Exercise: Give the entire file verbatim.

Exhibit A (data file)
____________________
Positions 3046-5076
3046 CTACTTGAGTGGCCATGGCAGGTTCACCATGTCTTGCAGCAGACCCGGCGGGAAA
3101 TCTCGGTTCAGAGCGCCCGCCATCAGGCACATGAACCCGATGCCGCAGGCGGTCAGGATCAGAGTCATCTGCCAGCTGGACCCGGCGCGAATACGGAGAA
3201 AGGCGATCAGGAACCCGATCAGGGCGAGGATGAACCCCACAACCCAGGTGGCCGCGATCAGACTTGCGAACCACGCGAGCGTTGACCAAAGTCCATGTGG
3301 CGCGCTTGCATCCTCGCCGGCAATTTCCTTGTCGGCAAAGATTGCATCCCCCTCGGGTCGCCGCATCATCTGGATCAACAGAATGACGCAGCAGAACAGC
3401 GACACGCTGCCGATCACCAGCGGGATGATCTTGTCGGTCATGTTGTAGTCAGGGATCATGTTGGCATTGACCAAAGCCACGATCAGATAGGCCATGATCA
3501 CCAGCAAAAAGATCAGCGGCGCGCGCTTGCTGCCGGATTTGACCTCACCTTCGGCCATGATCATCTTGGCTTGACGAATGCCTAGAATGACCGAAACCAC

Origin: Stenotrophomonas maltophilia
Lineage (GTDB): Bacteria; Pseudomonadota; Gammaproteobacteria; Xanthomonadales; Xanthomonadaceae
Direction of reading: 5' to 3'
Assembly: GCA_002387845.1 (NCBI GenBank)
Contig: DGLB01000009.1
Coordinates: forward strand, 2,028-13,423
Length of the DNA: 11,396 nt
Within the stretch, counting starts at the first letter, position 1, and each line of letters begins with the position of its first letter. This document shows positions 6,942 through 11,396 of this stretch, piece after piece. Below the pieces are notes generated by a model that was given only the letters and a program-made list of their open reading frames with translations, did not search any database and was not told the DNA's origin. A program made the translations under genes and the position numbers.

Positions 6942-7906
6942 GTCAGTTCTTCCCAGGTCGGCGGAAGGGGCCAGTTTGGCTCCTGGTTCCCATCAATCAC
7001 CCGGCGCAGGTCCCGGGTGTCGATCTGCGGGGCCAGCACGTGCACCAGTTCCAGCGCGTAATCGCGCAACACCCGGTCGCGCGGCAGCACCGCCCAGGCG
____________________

Positions 3046-5076
3046 CTACTTGAGTGGCCATGGCAGGTTCACCATGTCTTGCAGCAGACCCGGCGGGAAA
3101 TCTCGGTTCAGAGCGCCCGCCATCAGGCACATGAACCCGATGCCGCAGGCGGTCAGGATCAGAGTCATCTGCCAGCTGGACCCGGCGCGAATACGGAGAA
3201 AGGCGATCAGGAACCCGATCAGGGCGAGGATGAACCCCACAACCCAGGTGGCCGCGATCAGACTTGCGAACCACGCGAGCGTTGACCAAAGTCCATGTGG
3301 CGCGCTTGCATCCTCGCCGGCAATTTCCTTGTCGGCAAAGATTGCATCCCCCTCGGGTCGCCGCATCATCTGGATCAACAGAATGACGCAGCAGAACAGC
3401 GACACGCTGCCGATCACCAGCGGGATGATCTTGTCGGTCATGTTGTAGTCAGGGATCATGTTGGCATTGACCAAAGCCACGATCAGATAGGCCATGATCA
3501 CCAGCAAAAAGATCAGCGGCGCGCGCTTGCTGCCGGATTTGACCTCACCTTCGGCCATGATCATCTTGGCTTGACGAATGCCTAGAATGACCGAAACCAC

Origin: Stenotrophomonas maltophilia
Lineage (GTDB): Bacteria; Pseudomonadota; Gammaproteobacteria; Xanthomonadales; Xanthomonadaceae
Direction of reading: 5' to 3'
Assembly: GCA_002387845.1 (NCBI GenBank)
Contig: DGLB01000009.1
Coordinates: forward strand, 2,028-13,423
Length of the DNA: 11,396 nt
Within the stretch, counting starts at the first letter, position 1, and each line of letters begins with the position of its first letter. This document shows positions 6,942 through 11,396 of this stretch, piece after piece. Below the pieces are notes generated by a model that was given only the letters and a program-made list of their open reading frames with translations, did not search any database and was not told the DNA's origin. A program made the translations under genes and the position numbers.

Positions 6942-7906
6942 GTCAGTTCTTCCCAGGTCGGCGGAAGGGGCCAGTTTGGCTCCTGGTTCCCATCAATCAC
7001 CCGGCGCAGGTCCCGGGTGTCGATCTGCGGGGCCAGCACGTGCACCAGTTCCAGCGCGTAATCGCGCAACACCCGGTCGCGCGGCAGCACCGCCCAGGCG